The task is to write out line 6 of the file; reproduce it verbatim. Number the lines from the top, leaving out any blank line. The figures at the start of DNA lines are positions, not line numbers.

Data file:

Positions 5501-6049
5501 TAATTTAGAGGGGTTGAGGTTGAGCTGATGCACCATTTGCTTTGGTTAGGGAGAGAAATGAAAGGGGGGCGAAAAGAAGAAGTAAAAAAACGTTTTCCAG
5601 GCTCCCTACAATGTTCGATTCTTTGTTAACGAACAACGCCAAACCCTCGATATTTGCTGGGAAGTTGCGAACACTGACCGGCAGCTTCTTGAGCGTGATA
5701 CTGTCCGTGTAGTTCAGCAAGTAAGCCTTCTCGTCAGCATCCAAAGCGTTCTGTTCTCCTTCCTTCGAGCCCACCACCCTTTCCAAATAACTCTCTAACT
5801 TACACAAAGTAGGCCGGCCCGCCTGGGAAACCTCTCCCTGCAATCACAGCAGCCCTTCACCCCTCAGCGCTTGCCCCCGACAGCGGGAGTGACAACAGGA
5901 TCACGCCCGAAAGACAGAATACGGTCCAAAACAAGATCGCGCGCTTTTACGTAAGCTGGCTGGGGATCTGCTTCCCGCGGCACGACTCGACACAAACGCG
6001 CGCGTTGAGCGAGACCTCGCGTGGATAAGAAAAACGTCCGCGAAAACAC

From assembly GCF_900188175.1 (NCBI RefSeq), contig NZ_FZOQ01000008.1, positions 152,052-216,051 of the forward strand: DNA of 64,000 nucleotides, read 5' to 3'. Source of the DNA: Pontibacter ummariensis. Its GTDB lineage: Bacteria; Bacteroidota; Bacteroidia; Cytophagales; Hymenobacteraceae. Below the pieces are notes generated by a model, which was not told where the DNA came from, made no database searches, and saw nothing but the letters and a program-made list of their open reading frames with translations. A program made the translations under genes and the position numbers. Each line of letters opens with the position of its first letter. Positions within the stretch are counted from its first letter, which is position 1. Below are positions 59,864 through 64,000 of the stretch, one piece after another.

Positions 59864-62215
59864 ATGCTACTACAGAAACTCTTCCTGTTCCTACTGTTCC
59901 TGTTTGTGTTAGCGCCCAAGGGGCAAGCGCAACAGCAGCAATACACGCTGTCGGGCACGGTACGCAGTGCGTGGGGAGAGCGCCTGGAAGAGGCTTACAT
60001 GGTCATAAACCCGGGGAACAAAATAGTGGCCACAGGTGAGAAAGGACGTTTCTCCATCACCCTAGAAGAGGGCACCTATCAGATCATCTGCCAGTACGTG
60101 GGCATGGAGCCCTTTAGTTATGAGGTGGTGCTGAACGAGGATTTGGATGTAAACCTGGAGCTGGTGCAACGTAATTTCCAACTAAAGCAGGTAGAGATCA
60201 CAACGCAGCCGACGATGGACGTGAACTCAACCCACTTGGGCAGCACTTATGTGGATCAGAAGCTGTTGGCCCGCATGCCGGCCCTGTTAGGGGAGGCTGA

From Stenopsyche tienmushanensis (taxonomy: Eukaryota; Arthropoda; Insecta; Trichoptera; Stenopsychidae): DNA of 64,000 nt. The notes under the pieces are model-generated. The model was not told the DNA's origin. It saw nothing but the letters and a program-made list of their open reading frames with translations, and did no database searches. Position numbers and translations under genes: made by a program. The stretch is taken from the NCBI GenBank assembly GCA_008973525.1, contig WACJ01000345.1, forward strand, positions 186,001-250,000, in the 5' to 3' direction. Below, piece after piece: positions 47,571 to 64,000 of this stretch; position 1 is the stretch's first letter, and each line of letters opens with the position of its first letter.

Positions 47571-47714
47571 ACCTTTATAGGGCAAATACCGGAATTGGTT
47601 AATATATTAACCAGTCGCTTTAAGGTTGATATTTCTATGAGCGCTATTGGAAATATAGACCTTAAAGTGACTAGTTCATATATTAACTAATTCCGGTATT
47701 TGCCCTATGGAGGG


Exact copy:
5901 TCACGCCCGAAAGACAGAATACGGTCCAAAACAAGATCGCGCGCTTTTACGTAAGCTGGCTGGGGATCTGCTTCCCGCGGCACGACTCGACACAAACGCG